Edward Plunkett was a talented Irish author, known for his fantasy novels such as The King of Elfland's Daughter. Initially educated at Eton and then at Sandhurst, he had also been part of the British Army in World War I. He also designed chess puzzles and was a keen hunter.
Best known for her historical novel The Scarlet Pimpernel, Hungarian-British novelist Emma Orczy was the only child of noted composer Baron Felix Orczy. While she initially studied art, she later took to writing. Apart from the Pimpernel sequels, she also penned several collections of detective stories, such as Lady Molly of Scotland Yard.
Best known for his iconic novel The Prisoner of Zenda, Anthony Hope specialized in cloak-and-sword romances and eventually created a separate genre, known as the Ruritanian romance, set in the mythical country of Ruritania. He was also knighted for his achievements but eventually succumbed to throat cancer.
A co-founder of the iconic British satirical magazine Punch, Henry Mayhew ran away from home to work for the East India Company on a ship to Calcutta. He then worked as a trainee lawyer, before finding his footing in freelance journalism. He remains best-known for his 4-volume London Labour and the London Poor.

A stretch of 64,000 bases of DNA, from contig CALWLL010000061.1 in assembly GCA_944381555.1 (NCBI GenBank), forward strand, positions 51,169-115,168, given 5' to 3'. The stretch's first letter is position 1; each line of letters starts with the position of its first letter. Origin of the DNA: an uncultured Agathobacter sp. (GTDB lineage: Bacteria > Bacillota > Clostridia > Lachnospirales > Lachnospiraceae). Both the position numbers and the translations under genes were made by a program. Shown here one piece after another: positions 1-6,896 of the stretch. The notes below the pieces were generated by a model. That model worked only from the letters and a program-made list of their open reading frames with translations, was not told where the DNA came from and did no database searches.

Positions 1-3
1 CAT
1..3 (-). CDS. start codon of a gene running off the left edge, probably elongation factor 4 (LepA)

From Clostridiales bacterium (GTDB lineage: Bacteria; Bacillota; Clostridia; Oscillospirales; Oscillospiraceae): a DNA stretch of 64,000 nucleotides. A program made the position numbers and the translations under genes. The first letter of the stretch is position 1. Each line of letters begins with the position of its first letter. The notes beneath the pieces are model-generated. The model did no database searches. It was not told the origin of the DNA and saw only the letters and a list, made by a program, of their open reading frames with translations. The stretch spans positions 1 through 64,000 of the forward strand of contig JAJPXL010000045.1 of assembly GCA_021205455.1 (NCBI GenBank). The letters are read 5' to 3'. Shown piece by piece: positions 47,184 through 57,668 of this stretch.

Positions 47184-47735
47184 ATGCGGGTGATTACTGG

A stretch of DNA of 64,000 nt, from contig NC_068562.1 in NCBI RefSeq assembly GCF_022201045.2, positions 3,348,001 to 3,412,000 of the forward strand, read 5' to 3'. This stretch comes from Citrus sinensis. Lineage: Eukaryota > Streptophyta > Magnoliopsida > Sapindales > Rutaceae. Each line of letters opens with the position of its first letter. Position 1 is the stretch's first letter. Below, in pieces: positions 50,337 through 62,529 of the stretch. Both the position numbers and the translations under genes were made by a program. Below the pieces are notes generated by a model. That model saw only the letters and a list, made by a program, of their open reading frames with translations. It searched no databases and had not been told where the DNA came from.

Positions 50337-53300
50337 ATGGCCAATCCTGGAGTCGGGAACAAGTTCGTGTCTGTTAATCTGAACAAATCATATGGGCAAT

Gilbert Murray was an Australian-born British intellectual and scholar who specialized in the culture and language of Ancient Greece. A well-known humanist, Murray served as the president of Humanists UK from 1929 to 1930. Gilbert Murray also played an important role in the establishment of Oxfam as well as the Institute of World Affairs.
Tom Taylor was an English biographer, dramatist, critic, and public servant. He also contributed as an editor for the popular British weekly magazine, Punch. His best-known playwright work Our American Cousin has gained historical significance as Abraham Lincoln was assassinated in 1865 while watching this particular play.
Remembered as Monk Lewis, because of his iconic Gothic novel The Monk, English novelist Matthew Lewis initially worked for the British embassy in the Netherlands. The owner of a huge fortune in Jamaica, he made a voyage to the place to supervise his slaves but died of yellow fever on the voyage back.